[0065] When red blood cells are present in the fluid being treated, as will be appreciated by those skilled in the art, to compensate for absorption of light by the cells, the fluid may be thinned, exposed to higher energies of radiation for longer periods, agitated for longer periods or presented to photoradiation in shallower containers or conduits than necessary for use with other blood components.

[0066] The decontamination method of this invention using endogenous photosensitizers and endogenously-based derivative photosensitizers is exemplified herein using 7,8-dimethyl-10-ribityl isoalloxazine as the photosensitizer, however, any photosensitizer may be used which is capable of being activated by photoradiation to cause inactivation of microorganisms.

[0067] It has been observed through immunohematology studies, that cells of blood components treated with photoactive agents which act on membranes have IgG and other plasma proteins associated with the cell membrane. IgG is an immunoglobulin plasma protein that when present is caused to bind with the cells during the photoactivation process.

[0068] The presence of IgG and the potential for it to become bound to the membrane of red cells raises potential concerns and difficulties in using photosensitizers to inactivate pathogens in red blood cells. Physiological issues include immediate clearance of the treated red cells by the transfused patients' reticuloendothelial system and complement activation.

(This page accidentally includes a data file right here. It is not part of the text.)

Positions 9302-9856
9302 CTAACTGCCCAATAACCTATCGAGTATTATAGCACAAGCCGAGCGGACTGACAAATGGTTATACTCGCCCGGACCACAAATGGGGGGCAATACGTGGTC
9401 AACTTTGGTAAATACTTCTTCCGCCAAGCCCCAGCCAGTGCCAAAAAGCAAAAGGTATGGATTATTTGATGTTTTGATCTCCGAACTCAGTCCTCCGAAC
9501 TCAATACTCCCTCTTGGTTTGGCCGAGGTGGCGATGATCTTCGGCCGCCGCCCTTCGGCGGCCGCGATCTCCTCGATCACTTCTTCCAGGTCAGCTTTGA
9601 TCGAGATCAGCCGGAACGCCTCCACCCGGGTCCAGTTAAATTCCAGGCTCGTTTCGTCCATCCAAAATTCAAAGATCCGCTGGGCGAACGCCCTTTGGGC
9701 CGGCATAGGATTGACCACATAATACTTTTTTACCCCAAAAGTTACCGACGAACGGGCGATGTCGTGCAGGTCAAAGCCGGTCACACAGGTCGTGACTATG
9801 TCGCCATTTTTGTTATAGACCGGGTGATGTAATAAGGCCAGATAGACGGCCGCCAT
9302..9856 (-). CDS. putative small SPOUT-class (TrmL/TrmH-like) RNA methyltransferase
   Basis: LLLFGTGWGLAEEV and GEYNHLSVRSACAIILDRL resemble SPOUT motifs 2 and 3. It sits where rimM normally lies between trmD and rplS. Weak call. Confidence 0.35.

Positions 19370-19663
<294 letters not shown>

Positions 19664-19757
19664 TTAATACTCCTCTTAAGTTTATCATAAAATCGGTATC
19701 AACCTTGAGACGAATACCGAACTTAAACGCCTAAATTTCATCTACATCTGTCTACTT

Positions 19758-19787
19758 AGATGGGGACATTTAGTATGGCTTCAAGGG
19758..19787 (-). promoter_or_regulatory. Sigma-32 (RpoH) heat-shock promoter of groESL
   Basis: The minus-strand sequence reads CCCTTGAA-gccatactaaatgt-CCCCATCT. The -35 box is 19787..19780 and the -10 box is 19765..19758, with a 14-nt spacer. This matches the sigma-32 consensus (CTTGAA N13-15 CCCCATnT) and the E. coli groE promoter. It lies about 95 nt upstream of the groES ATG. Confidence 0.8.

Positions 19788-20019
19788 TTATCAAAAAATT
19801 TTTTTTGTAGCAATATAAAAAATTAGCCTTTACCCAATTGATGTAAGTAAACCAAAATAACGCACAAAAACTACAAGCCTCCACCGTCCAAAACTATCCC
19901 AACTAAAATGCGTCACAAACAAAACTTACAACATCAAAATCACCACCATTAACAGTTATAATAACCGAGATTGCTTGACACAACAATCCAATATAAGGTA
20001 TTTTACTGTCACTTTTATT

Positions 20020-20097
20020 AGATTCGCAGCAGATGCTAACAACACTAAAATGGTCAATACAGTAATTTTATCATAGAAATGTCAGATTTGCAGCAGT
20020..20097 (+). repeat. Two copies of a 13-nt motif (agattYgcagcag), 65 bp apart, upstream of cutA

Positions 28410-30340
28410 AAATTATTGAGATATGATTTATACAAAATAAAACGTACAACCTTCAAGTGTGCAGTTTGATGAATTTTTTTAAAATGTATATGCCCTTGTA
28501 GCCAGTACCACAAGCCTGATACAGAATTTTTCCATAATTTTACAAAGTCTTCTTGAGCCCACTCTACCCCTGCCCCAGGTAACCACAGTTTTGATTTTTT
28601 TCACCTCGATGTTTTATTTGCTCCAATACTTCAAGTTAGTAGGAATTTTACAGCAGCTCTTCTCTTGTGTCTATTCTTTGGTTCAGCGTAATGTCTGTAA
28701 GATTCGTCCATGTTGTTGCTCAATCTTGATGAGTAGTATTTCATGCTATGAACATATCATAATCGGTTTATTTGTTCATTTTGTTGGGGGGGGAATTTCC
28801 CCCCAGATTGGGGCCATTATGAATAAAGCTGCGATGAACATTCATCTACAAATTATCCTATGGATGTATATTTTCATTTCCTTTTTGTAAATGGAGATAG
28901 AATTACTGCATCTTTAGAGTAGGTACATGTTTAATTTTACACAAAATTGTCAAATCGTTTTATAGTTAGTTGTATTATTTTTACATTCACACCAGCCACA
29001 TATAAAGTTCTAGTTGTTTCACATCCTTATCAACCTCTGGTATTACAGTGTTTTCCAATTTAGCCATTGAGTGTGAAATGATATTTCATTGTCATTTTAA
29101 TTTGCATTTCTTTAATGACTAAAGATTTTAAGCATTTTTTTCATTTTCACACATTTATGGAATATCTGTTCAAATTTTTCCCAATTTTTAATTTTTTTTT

[0069] Perhaps as important a concern with respect to IgG binding, even if the presence of IgG has no effect on cell survival or product safety, is with respect to the diagnostic implications. After treatment, the IgG bound to the treated cells cannot be removed from the cell membranes by washing the cells; even if extensive washings are performed. Because of the binding of the IgG to the cells, the cells may exhibit a positive test result when direct antiglobulin test (DAT or Coombs') is employed.